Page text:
"Can you tell me what is printed on the badge on your chest?"
Shit, that's second stage.
"Right, some of you have managed to get through the front door, well done!. Come back tomorrow, if you can get through the door again it's on to stage two".
They'll get onto 'running away if a customer asks me anything' later.
The advanced 'customer avoidance' course is only for those attending* at PC World.
*almost put in 'working'
"So what were they trained in ? How to sell warranties ? Or the differences between 720p, 1080i an 1080p and the difference between upscaling a DVD versus Blu Ray"
The training was sales training, pure and simple although DSGi would like people to think of it as a customer interaction tool. In fact the trainers were as tech savvy as a piece of cheese, one of the examples of what most sales staff would call "upselling" was to sell a HDMI cable as it would give a better picture than a scart for watching telly (this was stated as an absolute fact).
I work within the "Tech Guys" and I can guarantee all the staff there know the difference between a PCI, PCI-e and AGP graphics card etc, unfortunately a good number of the sales staff don't and the management are even more clueless. We've had sales staff and management selling services such as upgraded GPUs on machines that they wouldn't even physically fit in (trying to fit a double slot GPU into a SFF machine with half height expansions bays for example).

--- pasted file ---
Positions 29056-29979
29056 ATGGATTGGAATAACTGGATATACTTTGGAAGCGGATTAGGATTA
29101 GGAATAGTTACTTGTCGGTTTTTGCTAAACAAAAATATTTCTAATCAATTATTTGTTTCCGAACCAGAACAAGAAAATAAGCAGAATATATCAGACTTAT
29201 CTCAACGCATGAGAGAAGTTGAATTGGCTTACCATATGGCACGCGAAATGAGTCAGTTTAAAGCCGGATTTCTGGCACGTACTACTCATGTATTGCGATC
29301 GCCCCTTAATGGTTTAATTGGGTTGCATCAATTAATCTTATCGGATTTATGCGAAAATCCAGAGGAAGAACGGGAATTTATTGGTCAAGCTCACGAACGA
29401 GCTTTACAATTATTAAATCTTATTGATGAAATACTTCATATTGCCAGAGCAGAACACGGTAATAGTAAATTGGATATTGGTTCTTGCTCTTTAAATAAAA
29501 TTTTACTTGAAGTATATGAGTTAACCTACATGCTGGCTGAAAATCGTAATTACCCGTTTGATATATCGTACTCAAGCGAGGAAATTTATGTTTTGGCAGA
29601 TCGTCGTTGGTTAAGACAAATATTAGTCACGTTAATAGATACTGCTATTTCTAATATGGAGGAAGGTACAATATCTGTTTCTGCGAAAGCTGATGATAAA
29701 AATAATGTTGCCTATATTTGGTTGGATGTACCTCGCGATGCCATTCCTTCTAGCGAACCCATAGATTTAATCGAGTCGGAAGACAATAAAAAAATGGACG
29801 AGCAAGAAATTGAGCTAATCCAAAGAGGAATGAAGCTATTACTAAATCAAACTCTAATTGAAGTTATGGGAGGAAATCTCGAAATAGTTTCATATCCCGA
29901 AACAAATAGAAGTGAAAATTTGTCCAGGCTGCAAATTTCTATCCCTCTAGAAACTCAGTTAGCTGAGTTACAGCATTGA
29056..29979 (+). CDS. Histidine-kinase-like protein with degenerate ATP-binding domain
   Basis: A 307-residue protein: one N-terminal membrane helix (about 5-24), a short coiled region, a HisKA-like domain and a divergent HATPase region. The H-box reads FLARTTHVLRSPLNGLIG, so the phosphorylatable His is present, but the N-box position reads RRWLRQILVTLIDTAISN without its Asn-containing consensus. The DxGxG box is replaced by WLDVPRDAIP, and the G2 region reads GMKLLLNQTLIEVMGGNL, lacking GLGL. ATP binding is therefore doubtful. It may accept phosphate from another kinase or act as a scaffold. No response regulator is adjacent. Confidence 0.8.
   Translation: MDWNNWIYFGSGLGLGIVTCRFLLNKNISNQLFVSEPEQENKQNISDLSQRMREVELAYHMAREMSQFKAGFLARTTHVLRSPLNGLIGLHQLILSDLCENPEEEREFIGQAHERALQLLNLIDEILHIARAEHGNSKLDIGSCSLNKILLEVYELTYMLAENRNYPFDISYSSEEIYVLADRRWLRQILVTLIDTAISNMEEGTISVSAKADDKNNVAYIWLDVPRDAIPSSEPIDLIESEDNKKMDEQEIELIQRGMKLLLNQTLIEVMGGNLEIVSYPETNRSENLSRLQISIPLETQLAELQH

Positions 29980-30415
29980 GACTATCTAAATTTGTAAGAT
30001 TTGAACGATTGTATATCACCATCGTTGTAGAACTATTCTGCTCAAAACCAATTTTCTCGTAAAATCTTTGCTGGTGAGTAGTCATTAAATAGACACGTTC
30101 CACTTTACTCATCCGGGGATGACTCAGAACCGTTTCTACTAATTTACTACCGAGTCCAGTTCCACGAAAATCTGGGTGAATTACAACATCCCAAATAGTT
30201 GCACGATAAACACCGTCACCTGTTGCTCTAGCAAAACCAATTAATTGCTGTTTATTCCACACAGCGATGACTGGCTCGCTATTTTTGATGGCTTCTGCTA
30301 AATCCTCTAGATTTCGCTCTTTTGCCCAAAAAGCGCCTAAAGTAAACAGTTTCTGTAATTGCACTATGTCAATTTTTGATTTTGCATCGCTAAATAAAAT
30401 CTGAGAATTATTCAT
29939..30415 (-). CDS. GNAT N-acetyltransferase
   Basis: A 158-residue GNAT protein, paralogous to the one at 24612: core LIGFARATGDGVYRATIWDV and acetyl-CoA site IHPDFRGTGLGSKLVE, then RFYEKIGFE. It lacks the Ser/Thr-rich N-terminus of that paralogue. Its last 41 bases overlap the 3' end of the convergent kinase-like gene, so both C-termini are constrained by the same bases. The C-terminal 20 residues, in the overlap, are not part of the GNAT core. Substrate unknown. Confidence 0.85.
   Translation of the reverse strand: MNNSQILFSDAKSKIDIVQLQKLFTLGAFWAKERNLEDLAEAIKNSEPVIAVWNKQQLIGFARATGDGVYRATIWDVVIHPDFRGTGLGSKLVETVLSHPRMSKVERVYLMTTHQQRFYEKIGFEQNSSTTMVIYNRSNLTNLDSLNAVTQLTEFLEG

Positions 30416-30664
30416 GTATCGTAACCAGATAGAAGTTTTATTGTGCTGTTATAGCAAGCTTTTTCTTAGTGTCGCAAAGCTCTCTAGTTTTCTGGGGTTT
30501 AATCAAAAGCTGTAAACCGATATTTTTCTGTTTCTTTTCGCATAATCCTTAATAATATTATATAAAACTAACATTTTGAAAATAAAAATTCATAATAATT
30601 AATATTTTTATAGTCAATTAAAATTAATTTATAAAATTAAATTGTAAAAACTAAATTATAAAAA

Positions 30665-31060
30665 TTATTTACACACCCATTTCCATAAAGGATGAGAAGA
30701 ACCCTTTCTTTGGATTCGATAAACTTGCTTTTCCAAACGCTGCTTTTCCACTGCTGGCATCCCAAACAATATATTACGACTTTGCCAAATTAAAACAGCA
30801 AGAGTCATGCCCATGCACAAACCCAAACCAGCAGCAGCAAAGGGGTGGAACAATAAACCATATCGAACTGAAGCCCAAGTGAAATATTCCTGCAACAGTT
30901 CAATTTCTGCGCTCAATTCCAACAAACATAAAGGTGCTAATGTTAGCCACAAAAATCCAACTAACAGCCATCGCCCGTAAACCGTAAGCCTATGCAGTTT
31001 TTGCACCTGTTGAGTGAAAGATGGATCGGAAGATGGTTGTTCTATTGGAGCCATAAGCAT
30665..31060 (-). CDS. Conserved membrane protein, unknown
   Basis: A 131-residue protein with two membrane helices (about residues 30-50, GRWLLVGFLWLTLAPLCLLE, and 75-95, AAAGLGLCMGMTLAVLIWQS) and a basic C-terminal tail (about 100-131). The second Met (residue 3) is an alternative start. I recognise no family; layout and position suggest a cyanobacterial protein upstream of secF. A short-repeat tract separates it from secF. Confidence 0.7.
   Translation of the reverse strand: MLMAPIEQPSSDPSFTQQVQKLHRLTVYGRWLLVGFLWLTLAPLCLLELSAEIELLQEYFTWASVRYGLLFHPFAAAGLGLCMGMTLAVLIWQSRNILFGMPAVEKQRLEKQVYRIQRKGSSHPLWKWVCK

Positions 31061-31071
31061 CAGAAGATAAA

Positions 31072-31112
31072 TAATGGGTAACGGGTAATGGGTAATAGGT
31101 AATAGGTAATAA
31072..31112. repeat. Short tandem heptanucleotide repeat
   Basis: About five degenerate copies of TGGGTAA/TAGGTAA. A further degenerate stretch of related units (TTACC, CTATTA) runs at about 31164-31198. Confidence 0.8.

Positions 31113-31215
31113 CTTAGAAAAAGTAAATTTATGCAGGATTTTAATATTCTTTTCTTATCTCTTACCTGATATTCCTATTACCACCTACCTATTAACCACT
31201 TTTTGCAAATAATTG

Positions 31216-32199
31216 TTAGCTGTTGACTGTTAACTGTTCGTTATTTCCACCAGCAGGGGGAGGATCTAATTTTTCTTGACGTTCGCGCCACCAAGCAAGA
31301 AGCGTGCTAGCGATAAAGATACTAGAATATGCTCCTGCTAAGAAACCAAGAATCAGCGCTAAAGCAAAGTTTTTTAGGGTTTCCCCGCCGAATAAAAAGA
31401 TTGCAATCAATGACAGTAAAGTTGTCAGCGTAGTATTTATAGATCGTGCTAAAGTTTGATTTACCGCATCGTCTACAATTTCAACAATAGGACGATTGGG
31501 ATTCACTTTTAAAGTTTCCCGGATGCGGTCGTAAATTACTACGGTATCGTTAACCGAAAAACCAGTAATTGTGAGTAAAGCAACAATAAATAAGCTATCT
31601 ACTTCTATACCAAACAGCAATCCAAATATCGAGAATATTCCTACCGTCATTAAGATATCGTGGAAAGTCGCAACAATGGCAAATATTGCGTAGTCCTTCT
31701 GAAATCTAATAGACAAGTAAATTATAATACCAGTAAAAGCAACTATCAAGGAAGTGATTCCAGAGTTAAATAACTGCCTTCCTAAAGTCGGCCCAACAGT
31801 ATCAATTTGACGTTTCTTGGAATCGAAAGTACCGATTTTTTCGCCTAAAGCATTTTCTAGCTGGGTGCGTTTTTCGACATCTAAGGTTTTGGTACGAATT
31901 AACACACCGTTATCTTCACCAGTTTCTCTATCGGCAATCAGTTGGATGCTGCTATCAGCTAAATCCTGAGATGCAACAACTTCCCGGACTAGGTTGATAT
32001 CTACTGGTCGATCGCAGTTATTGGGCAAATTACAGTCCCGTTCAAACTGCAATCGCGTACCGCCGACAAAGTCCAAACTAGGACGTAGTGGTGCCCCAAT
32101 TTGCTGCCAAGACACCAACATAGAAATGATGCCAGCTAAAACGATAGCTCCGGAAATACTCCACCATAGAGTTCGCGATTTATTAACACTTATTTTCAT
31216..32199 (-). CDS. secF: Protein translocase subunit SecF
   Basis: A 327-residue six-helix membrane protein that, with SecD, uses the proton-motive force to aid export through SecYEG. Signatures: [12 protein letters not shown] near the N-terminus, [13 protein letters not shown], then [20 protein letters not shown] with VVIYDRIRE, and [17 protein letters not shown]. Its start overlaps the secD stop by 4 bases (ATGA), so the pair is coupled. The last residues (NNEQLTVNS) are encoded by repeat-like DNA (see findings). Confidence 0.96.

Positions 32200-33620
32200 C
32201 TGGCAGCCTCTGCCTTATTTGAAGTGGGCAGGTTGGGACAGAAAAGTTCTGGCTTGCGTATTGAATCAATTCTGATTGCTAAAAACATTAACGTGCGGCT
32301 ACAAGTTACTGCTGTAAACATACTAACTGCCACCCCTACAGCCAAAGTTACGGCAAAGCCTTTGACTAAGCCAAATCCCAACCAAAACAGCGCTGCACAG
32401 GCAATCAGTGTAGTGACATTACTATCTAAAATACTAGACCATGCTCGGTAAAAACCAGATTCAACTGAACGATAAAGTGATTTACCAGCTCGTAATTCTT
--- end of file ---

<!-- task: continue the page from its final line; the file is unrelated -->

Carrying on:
Hopefully the "Academy" training which is supposed to be product orientation will help, frankly no one can know anything (I know jack shit about Digital photo frames for example, but then I have no interest so I've never researched then). However I suspect it'll just be an excuse for company reps (HP, Lexmark etc) to whore their wares and not an opportunity for people to learn anything particularly helpful (though I'm looking forward to being an awkward bastard).
Personally IMHO DSGi needs to stop pressuring people to take Norton, Mobile Broadband, extended warranties and train their staff in product knowledge, product specialists would help as well. If they want to continue to push "addons" such as Norton etc (they would as they are more profitable than the product) they should be offered but not forced, as it is if sales staff don't sell these in enough percentage they get a serious bollocking.